Cabinet has authorised a six-point emergency plan of N$157 million to curtail the outbreak of the foot-and-mouth disease in northern Namibia, which government has declared as national emergency.
Minister of Agriculture Water and Forestry (MAWF) John Mutorwa yesterday said N$112 million would be spent on vaccine while N$3.4 million will go towards vaccination equipment. A further N$12 million will be paid to staff in overtime, Mutorwa announced.
“All movements of livestock in and out of surveillance zones are suspended till further notice,” said the minister.
State veterinarians would be conducting intensive livestock inspection on animals on farms. Movement of cattle, goats, sheep and pigs – for weddings, funerals and home slaughter – would be allowed for direct slaughter within 24 hours of movement under veterinary supervision.
Temporary roadblocks have been erected along all main roads to control the movement of cattle to other areas. Cars are being sprayed and disinfected, the minister further said.
Farmers are advised to prevent their livestock to get into contact with animals from contaminated areas and to put on clean clothes when moving from affected areas to other areas. Fresh milk should also be boiled. Fresh milk, meat, thatch grass, hay, straw, crop residues may be moved into and within affected and containment areas but they would not be allowed to move out of those areas.
Movement of cattle, sheep, goats, pigs and wild animal from the foot-and-mouth disease free zone through containment areas for export to Angola may only be permitted under Red Cross permit in sealed vehicles.
The infected areas are the entire Ohangwena Region and all constituencies of Omusati Region. In Oshikoto Region infection is in the constituencies of Okankolo, Onyaanya, Omuthiya, Eengodi, Onayena, Oniipa. In Oshana Region the infection is in the constituencies of Ondangwa, Okaku, Ongwediva, Oshakati East and West, Okatana, and Ohangwena. Mpungu in Kavango is also categorised as an infected area.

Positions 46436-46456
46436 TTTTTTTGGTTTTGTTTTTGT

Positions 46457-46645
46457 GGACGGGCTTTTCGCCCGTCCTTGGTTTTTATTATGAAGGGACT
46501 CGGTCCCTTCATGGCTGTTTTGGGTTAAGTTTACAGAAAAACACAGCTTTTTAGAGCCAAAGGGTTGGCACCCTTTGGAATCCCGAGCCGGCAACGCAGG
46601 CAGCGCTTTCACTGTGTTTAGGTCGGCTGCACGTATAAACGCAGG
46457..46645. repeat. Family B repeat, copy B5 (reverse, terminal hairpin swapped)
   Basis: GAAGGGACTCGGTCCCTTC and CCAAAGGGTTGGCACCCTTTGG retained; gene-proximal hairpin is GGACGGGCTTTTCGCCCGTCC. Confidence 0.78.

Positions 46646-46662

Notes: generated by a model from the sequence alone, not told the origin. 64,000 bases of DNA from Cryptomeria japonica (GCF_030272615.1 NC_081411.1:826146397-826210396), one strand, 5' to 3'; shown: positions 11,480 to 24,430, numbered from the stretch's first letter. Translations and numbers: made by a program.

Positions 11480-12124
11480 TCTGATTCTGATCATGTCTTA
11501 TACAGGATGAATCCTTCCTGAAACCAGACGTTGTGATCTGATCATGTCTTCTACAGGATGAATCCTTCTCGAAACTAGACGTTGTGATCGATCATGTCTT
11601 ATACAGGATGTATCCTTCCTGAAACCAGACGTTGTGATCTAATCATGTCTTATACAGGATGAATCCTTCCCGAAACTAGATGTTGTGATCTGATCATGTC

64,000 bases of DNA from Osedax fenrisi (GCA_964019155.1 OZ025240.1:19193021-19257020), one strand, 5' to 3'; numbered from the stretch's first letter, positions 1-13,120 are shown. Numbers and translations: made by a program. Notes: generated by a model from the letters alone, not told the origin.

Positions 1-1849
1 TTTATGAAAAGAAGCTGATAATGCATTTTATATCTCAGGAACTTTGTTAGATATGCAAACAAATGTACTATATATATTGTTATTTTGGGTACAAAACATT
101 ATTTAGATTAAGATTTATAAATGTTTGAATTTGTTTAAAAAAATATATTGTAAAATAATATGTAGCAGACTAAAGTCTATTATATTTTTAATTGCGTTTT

The containment area is a line along the B1 road from Oshivelo to Oshikango border post, then from Oshivelo to Bravo Gate, from Bravo Gate via Mpungu Vlei to Katwitwi border post and the Namibian/Angolan border post.
Mutorwa described the outbreak, the biggest in 40 years, as a ‘national emergency.’
Acting director of Directorate of Veterinary Services (DVS) Dr John Shoopala says the disease is spreading rapidly in a westerly direction and it is impossible to even estimate how many of the somewhat 1.2 million cattle in the Northern Communal Areas (NCAs) have been affected.
“This is a national crisis and we are dealing with it as a matter of life and death as FMD is the most contagious of al animal disease,” he told New Era.
Cabinet has also made it clear that animal control fences between Namibia and Angola is the only permanent solution to containing and eventually wiping out FMD in Namibia. Cabinet reached this decision after it was confirmed that the latest outbreak of FMD has its origin from Namibian animals grazing in Angola or cattle that came in contact with animals from Angola between May 12 and May 13.
The Meat Board of Namibia confirmed a donation of N$6 million towards the fight against the disease, while the DVS confirmed that 500 000 doses of vaccine from Botswana are expected in the country today. Ultimately, some 1.2 million doses will be required to vaccinate all cattle in the NCAs.
The outbreak threatens to bring Namibia’s beef industry, which is worth some N$1.4 billion annually, to its knees.
To combat the disease, Cabinet has called on the ministries of Environment and Tourism, Defense and Safety and Security to mobilise all resources within their budget allocations to help in the fight against FMD.